Condom ads and Virgin inroads? Hong Kong remembers 30 years on

A journey back through time to look at some significant news and events reported by the South China Morning Post from this week in history

PUBLISHED : Thursday, 31 August, 2017, 11:11am
UPDATED : Thursday, 31 August, 2017, 8:50pm

Older people tend to reminisce about the “good old days” and grumble about how things were better in their day. We shouldn’t live in the past, but as we are rapidly transitioning into the digital age, recalling the past can sometimes be a welcome escape, even for a moment.

Every Friday, Remember A Day will take a journey back through time to look at some significant news and events reported by the South China Morning Post from this week in history.

On August 28, 1987

• The Television and Entertainment Licensing Authority was to lift its ban on television advertising of condoms and specified that the commercials must be “restrained and in good taste” and that “visual treatments” should not feature the “product itself unwrapped”. The broadcast of such ads was prohibited before 9.30pm and limited to two per hour on each station.

On August 30, 1987

• British discount airline Virgin Atlantic announced it had set its sights on Hong Kong, a move that would lead to a fare war with other carriers. A company spokesman confirmed Virgin had applied to take over the routes operated by British Caledonian.

• The Executive Council endorsed a new compensation package that made instant millionaires out of expatriate officers who were passed over for promotion or required to retire because of localisation. The package allowed some civil servants an enormous “golden handshake” of up to HK$1.5 million.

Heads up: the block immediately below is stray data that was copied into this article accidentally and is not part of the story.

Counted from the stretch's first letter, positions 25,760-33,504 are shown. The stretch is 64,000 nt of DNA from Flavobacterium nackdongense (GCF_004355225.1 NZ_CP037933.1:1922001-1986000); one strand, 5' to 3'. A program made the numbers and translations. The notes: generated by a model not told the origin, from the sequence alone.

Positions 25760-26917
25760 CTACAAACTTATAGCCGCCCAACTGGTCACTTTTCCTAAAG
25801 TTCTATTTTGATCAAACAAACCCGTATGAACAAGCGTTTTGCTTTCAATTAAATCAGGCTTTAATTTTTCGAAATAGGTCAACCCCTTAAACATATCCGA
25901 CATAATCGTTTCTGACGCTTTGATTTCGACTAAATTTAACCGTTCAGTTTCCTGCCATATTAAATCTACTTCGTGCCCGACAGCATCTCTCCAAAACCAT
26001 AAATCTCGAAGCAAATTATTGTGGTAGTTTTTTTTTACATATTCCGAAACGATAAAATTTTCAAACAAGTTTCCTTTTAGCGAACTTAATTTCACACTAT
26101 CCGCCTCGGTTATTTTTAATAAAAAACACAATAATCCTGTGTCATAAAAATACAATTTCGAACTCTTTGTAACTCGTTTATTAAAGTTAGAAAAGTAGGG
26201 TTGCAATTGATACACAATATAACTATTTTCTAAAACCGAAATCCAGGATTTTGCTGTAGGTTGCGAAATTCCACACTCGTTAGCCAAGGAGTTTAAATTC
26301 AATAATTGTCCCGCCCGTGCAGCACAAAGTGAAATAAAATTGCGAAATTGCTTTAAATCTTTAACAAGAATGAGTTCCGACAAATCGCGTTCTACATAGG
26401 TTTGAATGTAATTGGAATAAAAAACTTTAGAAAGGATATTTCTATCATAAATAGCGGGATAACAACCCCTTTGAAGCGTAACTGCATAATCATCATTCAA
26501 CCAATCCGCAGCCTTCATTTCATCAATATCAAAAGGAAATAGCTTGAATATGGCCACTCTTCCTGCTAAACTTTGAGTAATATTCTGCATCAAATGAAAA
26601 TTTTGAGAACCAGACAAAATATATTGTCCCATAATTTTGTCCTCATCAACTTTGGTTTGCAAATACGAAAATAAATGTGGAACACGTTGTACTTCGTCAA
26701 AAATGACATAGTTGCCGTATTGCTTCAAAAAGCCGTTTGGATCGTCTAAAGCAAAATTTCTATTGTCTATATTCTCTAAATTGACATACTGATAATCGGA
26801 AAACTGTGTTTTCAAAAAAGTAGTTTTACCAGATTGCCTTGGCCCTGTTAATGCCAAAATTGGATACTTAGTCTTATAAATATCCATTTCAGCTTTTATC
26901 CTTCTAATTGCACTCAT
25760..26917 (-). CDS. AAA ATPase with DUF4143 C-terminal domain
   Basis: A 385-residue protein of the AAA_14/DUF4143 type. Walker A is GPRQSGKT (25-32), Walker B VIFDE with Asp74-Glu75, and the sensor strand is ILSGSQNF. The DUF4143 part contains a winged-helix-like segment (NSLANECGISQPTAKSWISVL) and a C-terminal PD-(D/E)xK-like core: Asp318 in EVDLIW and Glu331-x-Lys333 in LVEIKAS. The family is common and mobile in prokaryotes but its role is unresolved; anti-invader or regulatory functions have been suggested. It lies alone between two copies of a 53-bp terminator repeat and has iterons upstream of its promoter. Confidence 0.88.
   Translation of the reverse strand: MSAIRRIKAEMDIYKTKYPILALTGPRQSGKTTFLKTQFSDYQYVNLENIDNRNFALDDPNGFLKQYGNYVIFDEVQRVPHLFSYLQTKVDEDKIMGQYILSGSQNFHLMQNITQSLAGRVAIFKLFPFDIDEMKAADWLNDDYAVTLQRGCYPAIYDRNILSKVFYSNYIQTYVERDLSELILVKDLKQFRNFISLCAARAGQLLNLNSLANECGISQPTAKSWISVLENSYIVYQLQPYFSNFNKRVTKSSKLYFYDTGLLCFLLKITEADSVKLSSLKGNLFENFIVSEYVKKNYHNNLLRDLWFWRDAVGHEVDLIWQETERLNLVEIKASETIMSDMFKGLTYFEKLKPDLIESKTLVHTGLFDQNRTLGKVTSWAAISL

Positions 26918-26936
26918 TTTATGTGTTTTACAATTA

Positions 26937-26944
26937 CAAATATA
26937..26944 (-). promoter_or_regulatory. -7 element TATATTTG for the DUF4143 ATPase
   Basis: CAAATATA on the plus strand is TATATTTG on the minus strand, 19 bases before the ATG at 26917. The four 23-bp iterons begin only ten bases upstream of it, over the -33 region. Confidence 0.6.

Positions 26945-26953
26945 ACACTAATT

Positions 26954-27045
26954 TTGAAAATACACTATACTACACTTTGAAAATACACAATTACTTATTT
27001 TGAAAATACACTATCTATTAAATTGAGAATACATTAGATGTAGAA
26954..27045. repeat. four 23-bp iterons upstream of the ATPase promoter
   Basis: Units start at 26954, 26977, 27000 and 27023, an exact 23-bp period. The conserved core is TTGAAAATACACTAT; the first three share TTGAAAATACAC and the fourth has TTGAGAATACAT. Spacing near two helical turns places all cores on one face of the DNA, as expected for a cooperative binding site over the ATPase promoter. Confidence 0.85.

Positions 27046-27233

On August 31, 1987

• Police in Seoul searched for 59 missing persons after the discovery of 32 bodies in the attic of a South Korean handicrafts factory; they were apparent victims of a suicide-murder pact among members of an obscure religious cult that believed the world was about to end.

On September 1, 1987

• Hong Kong officials threatened to lodge an official protest with Macau over its television station’s plans to broadcast into Hong Kong. A HK$30 million plan to boost transmission power, which would have enabled Macanese programmes to be received by the city’s viewers, undermining Hong Kong policies.

On September 2, 1987

• Macau officials discussed the possibility of importing workers, mainly from the mainland, to alleviate a labour shortage problem. But, eager to restrict their movement, the government said the workers would be admitted to the city only during work hours and then ferried back home.

On September 3, 1987

• The Peninsula’s luxury Rolls-Royces, used to ferry guests between the hotel and the airport, were put on sale after being replaced by a new fleet totalling HK$12 million. The Peninsula began its Rolls-Royce tradition in 1970, stunning the British manufacturer with its largest ever single order at the time – seven Silver Shadows.